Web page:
Deliveries – by chassis
Swedish marque Scania topped the chassis deliveries list in 2009, with a sizeable 22 percent share of the market – its best-ever result.

ABC data shows the company recorded 43 deliveries in December, including 19 to CDC, taking its full-year total to 403.

This result eclipsed its previous best-ever outcome of 338 deliveries in 2007, and lifted its market share from 17 percent previously.

Scania’s sales growth relegated 2008 market leader Mercedes-Benz to second place with 359 or 19.52 percent of deliveries, down from 20 percent in the previous year. The German marque delivered 34 units in December, including 10 to Transperth and nine to State Transit in NSW.

With 18 deliveries in December, including 12 to Busways Blacktown, MAN jumped into third spot on the deliveries table in 2009, dispatching 280 chassis or 15.2 percent of the market, slightly down on its 16 percent share in 2008.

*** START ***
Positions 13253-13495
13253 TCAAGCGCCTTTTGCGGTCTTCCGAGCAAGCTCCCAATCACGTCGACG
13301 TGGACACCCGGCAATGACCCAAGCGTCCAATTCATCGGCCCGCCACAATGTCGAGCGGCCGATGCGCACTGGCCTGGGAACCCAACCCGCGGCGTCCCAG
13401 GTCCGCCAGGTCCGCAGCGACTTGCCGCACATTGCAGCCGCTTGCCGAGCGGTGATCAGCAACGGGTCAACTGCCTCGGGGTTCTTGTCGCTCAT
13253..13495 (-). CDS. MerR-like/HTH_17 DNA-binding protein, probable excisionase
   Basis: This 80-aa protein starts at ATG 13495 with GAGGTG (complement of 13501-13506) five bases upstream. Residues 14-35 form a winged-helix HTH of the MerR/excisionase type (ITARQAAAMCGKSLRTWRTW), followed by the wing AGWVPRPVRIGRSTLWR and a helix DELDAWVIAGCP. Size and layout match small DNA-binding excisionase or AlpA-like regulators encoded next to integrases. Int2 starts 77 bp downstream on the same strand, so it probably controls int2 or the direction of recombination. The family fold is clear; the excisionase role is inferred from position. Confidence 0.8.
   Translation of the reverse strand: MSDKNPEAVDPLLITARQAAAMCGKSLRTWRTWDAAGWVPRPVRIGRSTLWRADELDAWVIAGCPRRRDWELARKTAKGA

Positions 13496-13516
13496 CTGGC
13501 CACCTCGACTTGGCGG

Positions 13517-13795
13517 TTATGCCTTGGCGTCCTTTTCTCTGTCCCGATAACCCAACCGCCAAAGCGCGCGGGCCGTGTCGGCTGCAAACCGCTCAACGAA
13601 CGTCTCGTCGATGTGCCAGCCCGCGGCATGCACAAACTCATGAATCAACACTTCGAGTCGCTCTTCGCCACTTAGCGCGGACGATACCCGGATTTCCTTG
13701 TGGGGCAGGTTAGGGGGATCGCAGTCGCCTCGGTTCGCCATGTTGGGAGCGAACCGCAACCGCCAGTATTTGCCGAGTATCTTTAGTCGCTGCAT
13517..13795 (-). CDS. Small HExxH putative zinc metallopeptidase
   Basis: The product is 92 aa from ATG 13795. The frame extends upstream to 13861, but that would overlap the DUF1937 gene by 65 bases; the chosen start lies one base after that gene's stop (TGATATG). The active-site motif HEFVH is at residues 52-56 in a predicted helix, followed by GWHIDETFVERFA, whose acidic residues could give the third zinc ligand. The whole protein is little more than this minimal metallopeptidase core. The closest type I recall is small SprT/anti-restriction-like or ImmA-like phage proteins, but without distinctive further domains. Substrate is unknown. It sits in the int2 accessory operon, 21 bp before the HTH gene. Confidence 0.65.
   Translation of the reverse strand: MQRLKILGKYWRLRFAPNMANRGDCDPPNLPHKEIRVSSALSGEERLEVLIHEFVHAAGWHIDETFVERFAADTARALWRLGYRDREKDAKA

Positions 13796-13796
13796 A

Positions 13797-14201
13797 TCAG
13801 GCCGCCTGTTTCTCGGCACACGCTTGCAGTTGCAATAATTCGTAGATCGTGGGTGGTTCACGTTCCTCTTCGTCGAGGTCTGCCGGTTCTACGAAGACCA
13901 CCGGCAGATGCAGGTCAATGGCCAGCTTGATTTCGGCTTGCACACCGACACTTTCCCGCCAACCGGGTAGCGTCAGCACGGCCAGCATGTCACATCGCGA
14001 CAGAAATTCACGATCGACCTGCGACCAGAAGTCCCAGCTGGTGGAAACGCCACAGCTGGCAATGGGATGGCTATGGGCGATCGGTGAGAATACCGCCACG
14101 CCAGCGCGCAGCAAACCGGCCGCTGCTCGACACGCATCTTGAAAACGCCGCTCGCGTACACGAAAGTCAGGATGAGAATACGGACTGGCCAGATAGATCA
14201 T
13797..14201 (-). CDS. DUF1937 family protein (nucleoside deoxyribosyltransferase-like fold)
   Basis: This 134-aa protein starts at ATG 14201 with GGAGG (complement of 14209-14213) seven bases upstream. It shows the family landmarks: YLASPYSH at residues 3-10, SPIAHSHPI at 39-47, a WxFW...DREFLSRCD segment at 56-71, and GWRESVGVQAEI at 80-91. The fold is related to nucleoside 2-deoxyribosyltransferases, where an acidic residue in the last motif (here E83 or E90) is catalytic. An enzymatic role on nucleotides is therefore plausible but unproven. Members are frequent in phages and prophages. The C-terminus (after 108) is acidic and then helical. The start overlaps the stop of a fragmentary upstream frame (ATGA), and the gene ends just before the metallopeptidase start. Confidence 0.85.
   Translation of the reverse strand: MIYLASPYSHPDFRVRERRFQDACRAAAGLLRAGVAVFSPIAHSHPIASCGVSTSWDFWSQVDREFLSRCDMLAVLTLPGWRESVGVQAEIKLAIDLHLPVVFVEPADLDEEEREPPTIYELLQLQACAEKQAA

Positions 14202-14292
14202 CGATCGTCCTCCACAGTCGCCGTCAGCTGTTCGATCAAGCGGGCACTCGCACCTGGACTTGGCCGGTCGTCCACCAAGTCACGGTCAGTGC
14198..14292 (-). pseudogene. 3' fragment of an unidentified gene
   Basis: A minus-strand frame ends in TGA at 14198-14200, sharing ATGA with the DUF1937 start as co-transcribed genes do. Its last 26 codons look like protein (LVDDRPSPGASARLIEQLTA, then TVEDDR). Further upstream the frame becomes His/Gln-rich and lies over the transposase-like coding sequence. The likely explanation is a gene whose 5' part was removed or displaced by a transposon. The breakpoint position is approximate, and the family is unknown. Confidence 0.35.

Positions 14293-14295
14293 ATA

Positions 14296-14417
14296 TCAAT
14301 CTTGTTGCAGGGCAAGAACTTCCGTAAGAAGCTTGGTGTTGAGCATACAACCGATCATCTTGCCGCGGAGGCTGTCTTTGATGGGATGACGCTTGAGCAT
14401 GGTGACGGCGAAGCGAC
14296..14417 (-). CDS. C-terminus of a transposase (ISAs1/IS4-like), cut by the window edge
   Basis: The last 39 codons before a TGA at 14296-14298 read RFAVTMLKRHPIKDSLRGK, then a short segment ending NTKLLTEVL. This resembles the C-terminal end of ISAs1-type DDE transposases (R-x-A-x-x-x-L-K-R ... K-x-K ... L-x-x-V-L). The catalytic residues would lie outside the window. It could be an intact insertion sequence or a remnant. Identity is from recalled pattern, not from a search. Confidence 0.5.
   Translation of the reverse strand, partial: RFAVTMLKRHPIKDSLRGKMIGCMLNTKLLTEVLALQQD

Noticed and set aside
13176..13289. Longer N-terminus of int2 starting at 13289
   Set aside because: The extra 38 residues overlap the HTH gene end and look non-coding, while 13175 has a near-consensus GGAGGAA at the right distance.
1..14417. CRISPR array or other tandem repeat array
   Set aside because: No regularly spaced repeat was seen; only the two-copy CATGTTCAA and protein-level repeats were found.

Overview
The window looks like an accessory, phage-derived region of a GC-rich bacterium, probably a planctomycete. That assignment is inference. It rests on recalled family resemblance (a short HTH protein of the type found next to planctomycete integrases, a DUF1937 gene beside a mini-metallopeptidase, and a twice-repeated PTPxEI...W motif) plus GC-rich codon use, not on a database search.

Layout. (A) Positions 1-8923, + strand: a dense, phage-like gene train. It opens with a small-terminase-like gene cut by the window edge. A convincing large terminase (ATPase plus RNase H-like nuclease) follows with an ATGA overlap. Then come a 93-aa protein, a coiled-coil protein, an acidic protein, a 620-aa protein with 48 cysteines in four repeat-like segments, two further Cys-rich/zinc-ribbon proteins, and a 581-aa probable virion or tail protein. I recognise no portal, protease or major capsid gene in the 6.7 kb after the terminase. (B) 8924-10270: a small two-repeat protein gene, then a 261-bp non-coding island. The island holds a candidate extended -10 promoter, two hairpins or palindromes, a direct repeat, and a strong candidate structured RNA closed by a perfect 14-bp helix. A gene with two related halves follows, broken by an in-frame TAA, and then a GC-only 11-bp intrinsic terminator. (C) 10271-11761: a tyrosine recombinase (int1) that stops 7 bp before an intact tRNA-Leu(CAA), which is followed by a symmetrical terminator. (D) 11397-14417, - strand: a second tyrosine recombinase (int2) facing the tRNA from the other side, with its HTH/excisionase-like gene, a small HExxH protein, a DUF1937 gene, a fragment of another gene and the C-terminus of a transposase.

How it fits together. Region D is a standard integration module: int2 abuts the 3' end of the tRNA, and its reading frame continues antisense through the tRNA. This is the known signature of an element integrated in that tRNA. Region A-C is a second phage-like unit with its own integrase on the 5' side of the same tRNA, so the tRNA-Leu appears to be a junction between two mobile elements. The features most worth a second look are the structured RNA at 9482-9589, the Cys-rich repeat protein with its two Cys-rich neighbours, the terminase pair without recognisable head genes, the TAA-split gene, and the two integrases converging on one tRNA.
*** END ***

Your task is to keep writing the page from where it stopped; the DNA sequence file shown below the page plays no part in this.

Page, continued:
After placing third in 2009, Volvo dropped to fourth spot, with a credible 14.95 percent of the market, down from 16 percent in 2008. Its 34 deliveries in December – including 20 to NSW operators Buslines (9), STA (6) and Veolia (5) – pushed its full-year output to 275 units.

BCI, meanwhile, lifted its share of the market to 12 percent, up from 10 percent previously, delivering 221 units in the period – including 10 in December.

Rounding out the table were Hino, whose market share dipped to 5.6 percent, down from 8 percent previously; Bustech (3.64 percent vs 5 percent in 2008); Iveco (3.7 percent vs 4 percent in 2008); and Daewoo (1.57 percent vs 3 percent in 2008).

White-Higer snared just over 1 percent of the market in the six months in which its deliveries were included in the statistics.

Deliveries – by body
Volgren again ranked as the country’s largest body builder, lifting its share of the market to 29.2 percent in 2009.

The Grenda family’s body-building arm delivered 537 units in the period – including 48 in December – to lift its market share from 26 percent in the previous year.

Custom Coaches maintained its position as Australia’s second-largest body builder, extending its share of the market from 22 percent in 2008 to 23.49 percent in 2009 with a record 432 deliveries, including 33 in the last month of the year.